Artist to Artist: Finding Your Voice in Your Music

How do you get your art to connect with others? What is your unique artistic perspective and how do you find your voice? Think about your favorite artist, whether they’re musicians, painters, writers etc.… Has the subject matter of the art they’ve produced been a totally new concept to you? Probably not. They’ve only taken something familiar and perhaps, helped you see it from a different perspective. The driving force behind their art is their voice and it takes practice and honesty to arrive there. Once you start developing your unique perspective, it’s important to recognize it and lean into it. But how do you get there? The simple answer for me is practice and honesty. Below are a few tips from me to you. 

Cover songs - When you’re starting to write your own songs don’t be afraid to cover your favorite songs. When you do this, you should also analyze the lyrics, melody and chord structures. Covering songs you aren’t that familiar with is also a great exercise. Because you don’t know them as well as the songs you cover by your heroes, there is more room for interpretation.

Find your vocal range – If you’re trying to cover a song, but it’s not in your range, practice transposing songs to where you can sing them in a comfortable range for your voice. Alternatively, you can mess around with keeping the songs in the same key, but changing the melody to fit your range. A huge part of your voice is YOUR VOICE and interpreting other people’s songs in that voice is great practice. Check out artists who have interpreted others' songs in their own way. I will always love you, by Dolly Parton, sung by Whitney Houston is a good example, or “Hurt” by Nine Inch Nails; sung by Johnny Cash.

Write to the changes – If you come across a sequence of chords that really stands out to you, write a song to those chords. You can always rearrange the chords, or change the harmonic rhythm, meaning where the chords are placed in relation to the beat.

Write to lyrics – As a song writing exercise, I wrote solely to the lyrics of Bonnie Raitt’s song, Guilty, writing new chords and melody without ever hearing the song before. When I finally listened to her original version and compared it to my version, I could see that mine was clearly in my voice and approach.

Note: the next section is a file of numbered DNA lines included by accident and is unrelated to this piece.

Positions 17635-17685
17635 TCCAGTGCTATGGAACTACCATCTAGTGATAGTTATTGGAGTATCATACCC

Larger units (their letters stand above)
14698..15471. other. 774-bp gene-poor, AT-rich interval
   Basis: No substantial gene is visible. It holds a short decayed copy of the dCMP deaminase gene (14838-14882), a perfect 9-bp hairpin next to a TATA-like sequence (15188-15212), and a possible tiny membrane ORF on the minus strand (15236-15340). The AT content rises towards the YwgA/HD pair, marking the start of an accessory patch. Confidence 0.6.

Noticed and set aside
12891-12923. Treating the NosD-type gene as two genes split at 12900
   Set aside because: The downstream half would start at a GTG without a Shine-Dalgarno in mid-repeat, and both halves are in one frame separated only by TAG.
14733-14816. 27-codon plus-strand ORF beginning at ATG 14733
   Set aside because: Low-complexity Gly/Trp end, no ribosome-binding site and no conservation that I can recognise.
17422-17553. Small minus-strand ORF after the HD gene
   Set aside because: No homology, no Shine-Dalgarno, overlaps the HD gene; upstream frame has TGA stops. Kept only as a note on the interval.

This exercise can show you a lot of what your musical style is. Since you have no reference point to what the original song sounds like, you’re completely free to come up with your own sound based on the lyrics and you might come up with an interesting result. 

Don’t put your songs on a pedestal – Write A LOT of songs and don’t get too stuck in the weeds when working on them. Sure… If you have a solid idea you need to work on, by all means, take the time to hammer it out. But don’t keep tweaking the same group of songs over and over again, because you would have written ten more songs by that time and there will most likely be bits from those other songs you were tweaking in the new one’s – they just work better now.

Stand your ground – When collaborating with an engineer, producer, or musicians you do need to be flexible, however there’s a difference between being flexible and sacrificing your idea. This can be hard at first because you may be working in the studio with someone who has more experience than you, but be sure to speak up for what you want because at the end of the day, it’s your song and you have to live with it.  

Be Honest – Say what you feel in your lyrics. You can always edit later, but don’t edit yourself in the songwriting process. Also, be honest with yourself. What are you good at? Don’t shy away from the thing that is unique to your personality. Remember, it’s the way that artist see the world that makes them unique. Find out what it is that makes you, you and lean into it!

Your music may not sound like the music you listen to and that’s okay – I have heard some people at my shows say that my sound reminds them of Radiohead and after all… they are my favorite band, but I think in the beginning I tried to copy their sound a little too much and now, even though you may still be able to hear the influence, I’ve dropped hearing Thom York in my head when writing songs and leaned into my own voice and a vocal range that is comfortable for me. I also love Mac Miller, Idles, Nirvana and Audioslave, but I don’t sound like them. What comes out of you is what comes out and be careful not to shy away from that because you don’t sound similar genre wise to that of your idols. 

Live your life – I saw Johnny Cash say in an interview that he needs to “Fill up, before he pours out.” Even when you don’t feel inspired you are always collecting experiences and ideas and they are uniquely your own. You need to collect those ideas and live life outside of music in order to “fill up” with life experience so you have something to talk about. And, make sure that when a little idea comes whether it’s a lyric, melody, or song title, that you write it down or record it.

Keep learning - I don’t believe one day you arrive at having found your voice, you just figure out what you want to say and how you want to say it, but you should always be in pursuit of “finding your voice”. Always be curious and playful because that’s when the best music is made.

Listen to lead single by CHNNLL “Kick It” at: